There are a lot of Japanese dog breeds, some of which you may be familiar with. Many people have heard of the adorable and wildly popular Shiba Inu or the beautiful Akita, but there are tons of Japanese dog breeds that are lesser-known - and just as cute.
Many Japanese dog breeds originated hundreds of years ago, while others, like the Japanese Spitz, were only recognized by major kennel clubs in the 1920s and 1930s. The Nihon Ken Honzokai, also know as the Japanese Dog Preservation Society, has recognized six indigenous dog breeds that are considered national monuments.
These six breeds are known as the Nihon Ken - but they aren't the only breeds that hail from the country. Japanese dog breeds come in all shapes, sizes, colors, and temperaments - you may even see a dog breed on here you'd like to bring into your family one day!
From the incredibly popular Shiba Inu (the most commonly owned breed in Japan), or the gigantic and hard-to-find Tosa Inu, here are 8 Japanese dog breeds you should say Konnichiwa ("hello") to!
PetsRadar's guide to Japanese dog breeds
1. Shiba Inu
The ever-popular and beloved Shiba Inu is a Japanese dog breed and Nihon Ken that predates the emergence of modern, recognized breeds in the 19th century. They're considered a "basal breed" which means they are thought to be a dog breed that heavily influenced the development of modern-day breeds via genetics.
Shiba Inus were bred to flush out and hunt small game like rabbits and birds. They are double-coated to help keep them warm, and can be anywhere from 18 to 22 pounds while standing around 13 to 17 inches tall. Shiba Inus are good-natured, bold, and have an infamously loud "scream" or bark that they can do when stressed or incredibly happy. Shiba Inus are fastidious cleaners - you may find them grooming their paws just like a cat!
The Akita is the largest of the Nihon Ken Japanese dog breeds, as they can easily grow over 100 pounds and can stand two-feet-tall or taller. They were bred in the early 17th century as hunting dogs that could comfortably exist in snow, as they originated in the mountains of northern Japan. Akitas also make great guard dogs and are so beloved that newborn children are often given Akita figurines as means of protecting them through a long and happy life.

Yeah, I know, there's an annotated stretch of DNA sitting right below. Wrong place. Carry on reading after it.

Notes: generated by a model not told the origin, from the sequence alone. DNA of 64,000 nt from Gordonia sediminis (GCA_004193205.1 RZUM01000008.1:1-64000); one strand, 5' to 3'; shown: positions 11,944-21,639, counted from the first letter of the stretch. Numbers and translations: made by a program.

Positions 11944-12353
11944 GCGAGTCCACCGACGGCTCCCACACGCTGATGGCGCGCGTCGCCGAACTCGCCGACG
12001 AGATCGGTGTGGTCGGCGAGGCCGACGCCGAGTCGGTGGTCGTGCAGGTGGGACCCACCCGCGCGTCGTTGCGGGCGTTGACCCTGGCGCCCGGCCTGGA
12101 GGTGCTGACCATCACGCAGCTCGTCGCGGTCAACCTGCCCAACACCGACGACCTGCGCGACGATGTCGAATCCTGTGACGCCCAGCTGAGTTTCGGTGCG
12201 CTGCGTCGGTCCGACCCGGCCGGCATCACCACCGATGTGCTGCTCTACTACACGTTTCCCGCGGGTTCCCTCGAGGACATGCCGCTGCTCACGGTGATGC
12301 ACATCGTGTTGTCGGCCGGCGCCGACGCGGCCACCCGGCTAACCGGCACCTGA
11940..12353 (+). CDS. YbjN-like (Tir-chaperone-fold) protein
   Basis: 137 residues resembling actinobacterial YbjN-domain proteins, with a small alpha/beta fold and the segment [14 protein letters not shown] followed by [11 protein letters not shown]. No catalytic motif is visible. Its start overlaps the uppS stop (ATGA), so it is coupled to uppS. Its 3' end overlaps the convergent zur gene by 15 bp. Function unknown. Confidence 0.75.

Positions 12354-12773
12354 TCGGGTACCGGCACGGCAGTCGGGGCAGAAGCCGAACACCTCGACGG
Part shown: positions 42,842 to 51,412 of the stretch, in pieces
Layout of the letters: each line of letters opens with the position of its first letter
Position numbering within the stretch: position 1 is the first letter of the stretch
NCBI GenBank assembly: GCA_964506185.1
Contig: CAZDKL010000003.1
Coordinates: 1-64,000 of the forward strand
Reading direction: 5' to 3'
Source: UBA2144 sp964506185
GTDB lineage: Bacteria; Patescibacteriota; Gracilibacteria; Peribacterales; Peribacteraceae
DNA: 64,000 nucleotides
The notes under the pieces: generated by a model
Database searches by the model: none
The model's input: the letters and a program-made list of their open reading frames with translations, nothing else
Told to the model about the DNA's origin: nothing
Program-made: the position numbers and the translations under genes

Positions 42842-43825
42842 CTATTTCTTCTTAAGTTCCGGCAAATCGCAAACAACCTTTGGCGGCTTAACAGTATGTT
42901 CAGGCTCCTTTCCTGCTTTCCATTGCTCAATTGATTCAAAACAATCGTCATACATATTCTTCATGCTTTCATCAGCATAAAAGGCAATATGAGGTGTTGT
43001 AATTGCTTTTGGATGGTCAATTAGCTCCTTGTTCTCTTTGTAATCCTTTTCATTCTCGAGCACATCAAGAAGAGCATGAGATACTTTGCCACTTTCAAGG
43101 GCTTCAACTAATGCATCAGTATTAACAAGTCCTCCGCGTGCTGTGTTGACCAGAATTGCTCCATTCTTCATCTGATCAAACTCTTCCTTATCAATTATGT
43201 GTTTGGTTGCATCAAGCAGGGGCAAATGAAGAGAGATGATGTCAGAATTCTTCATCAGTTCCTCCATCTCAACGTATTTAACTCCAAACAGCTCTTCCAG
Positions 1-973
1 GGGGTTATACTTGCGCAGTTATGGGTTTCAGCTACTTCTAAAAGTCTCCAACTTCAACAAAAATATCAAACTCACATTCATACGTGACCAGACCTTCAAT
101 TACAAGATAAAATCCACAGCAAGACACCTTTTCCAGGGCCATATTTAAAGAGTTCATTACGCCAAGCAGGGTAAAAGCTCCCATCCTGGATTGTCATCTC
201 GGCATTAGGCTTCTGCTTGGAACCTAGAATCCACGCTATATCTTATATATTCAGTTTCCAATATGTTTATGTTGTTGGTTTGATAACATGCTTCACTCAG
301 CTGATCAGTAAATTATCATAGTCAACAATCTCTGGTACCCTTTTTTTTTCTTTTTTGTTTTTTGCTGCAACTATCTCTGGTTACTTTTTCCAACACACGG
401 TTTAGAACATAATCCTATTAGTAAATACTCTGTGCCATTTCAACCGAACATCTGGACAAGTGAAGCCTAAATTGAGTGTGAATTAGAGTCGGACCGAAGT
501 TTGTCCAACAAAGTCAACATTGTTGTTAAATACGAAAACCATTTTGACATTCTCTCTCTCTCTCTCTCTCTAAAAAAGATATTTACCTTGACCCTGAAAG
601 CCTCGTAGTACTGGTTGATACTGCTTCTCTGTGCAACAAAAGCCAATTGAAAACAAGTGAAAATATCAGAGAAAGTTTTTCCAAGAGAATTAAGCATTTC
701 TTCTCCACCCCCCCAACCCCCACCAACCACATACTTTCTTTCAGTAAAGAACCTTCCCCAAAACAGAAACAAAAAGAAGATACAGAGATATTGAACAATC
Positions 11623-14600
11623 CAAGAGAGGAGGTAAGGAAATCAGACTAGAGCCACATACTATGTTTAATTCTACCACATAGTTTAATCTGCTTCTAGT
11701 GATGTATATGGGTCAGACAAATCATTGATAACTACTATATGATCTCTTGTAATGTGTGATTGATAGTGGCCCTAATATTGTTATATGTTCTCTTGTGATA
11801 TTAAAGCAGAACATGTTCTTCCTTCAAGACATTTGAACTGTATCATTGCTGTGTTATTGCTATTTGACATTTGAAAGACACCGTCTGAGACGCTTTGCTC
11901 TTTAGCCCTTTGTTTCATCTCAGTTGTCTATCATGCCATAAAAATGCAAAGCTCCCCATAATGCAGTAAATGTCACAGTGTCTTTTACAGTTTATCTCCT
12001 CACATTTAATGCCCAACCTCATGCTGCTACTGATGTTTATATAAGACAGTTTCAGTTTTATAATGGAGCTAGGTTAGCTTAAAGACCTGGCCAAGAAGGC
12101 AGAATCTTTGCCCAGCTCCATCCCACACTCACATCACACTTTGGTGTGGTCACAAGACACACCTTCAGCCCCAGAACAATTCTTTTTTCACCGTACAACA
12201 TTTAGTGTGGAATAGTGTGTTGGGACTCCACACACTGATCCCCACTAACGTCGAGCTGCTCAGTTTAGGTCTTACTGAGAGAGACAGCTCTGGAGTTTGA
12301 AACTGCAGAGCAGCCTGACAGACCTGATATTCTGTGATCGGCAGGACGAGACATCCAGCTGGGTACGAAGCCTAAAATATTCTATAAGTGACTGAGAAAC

Many people have heard the story of Hachiko, an Akita who faithfully waited at the Shibuya train station every night long after his owner passed away. Hachiko has been immortalized through a bronze statue that rests at the station in question. Akitas are usually best in single-dog households, as they can be territorial with property and reserved around strangers. They aren't considered a good breed for first-time dog owners.
3. Kai Ken
The Kai Ken is an incredibly rare Japanese dog breed that is also a member of the Nihon Ken dog group. Kai Kens are medium-sized dogs, usually between 17-22 inches tall and weighing about 25-55 pounds. They have a medium-length double coat that can be black, red, or brown brindle. They were bred to hunt for Japanese serow (a deer-like animal native to Japan), wild boar, and bears in steep, mountainous areas. Kai Kens are smart, alert, and make great watchdogs - so they can be a bit reserved towards strangers, but can be very good with children.
4. Kishu Ken
The Kishu, or Kishu-ken, is another Nihon Ken dog. Kishus are descendants of ancient medium-sized dogs from the Kishu region and are similar to the Kai Ken. Quiet like Shiba Inus, Kishus were bred for boar and deer hunting, and prefer to stalk their prey rather than bark at it. They are still commonly used to hunt boar in Japan to this day.